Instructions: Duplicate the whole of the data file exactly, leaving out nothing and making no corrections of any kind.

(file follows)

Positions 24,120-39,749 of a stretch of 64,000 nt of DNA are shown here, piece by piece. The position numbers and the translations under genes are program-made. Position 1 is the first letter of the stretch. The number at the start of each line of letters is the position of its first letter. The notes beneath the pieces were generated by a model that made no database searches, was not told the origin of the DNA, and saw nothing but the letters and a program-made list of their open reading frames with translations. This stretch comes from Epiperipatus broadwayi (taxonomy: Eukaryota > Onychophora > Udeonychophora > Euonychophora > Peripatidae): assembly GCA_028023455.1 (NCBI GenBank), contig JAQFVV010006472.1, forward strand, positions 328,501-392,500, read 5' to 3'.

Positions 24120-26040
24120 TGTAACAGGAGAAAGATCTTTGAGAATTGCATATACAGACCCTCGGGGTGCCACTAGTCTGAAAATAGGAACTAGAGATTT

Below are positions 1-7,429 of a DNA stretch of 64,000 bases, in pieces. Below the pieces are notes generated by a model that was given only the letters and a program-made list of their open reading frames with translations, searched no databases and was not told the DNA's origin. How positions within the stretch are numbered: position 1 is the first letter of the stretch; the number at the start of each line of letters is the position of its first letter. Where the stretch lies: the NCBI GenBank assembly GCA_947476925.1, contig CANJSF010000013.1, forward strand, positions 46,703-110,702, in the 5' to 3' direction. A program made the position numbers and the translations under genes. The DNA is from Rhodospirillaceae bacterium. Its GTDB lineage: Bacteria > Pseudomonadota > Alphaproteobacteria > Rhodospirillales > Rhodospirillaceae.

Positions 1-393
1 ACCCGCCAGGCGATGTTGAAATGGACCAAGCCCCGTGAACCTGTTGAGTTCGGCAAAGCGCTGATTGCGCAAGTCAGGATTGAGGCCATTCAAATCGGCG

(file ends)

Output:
Positions 24,120-39,749 of a stretch of 64,000 nt of DNA are shown here, piece by piece. The position numbers and the translations under genes are program-made. Position 1 is the first letter of the stretch. The number at the start of each line of letters is the position of its first letter. The notes beneath the pieces were generated by a model that made no database searches, was not told the origin of the DNA, and saw nothing but the letters and a program-made list of their open reading frames with translations. This stretch comes from Epiperipatus broadwayi (taxonomy: Eukaryota > Onychophora > Udeonychophora > Euonychophora > Peripatidae): assembly GCA_028023455.1 (NCBI GenBank), contig JAQFVV010006472.1, forward strand, positions 328,501-392,500, read 5' to 3'.

Positions 24120-26040
24120 TGTAACAGGAGAAAGATCTTTGAGAATTGCATATACAGACCCTCGGGGTGCCACTAGTCTGAAAATAGGAACTAGAGATTT

Below are positions 1-7,429 of a DNA stretch of 64,000 bases, in pieces. Below the pieces are notes generated by a model that was given only the letters and a program-made list of their open reading frames with translations, searched no databases and was not told the DNA's origin. How positions within the stretch are numbered: position 1 is the first letter of the stretch; the number at the start of each line of letters is the position of its first letter. Where the stretch lies: the NCBI GenBank assembly GCA_947476925.1, contig CANJSF010000013.1, forward strand, positions 46,703-110,702, in the 5' to 3' direction. A program made the position numbers and the translations under genes. The DNA is from Rhodospirillaceae bacterium. Its GTDB lineage: Bacteria > Pseudomonadota > Alphaproteobacteria > Rhodospirillales > Rhodospirillaceae.

Positions 1-393
1 ACCCGCCAGGCGATGTTGAAATGGACCAAGCCCCGTGAACCTGTTGAGTTCGGCAAAGCGCTGATTGCGCAAGTCAGGATTGAGGCCATTCAAATCGGCG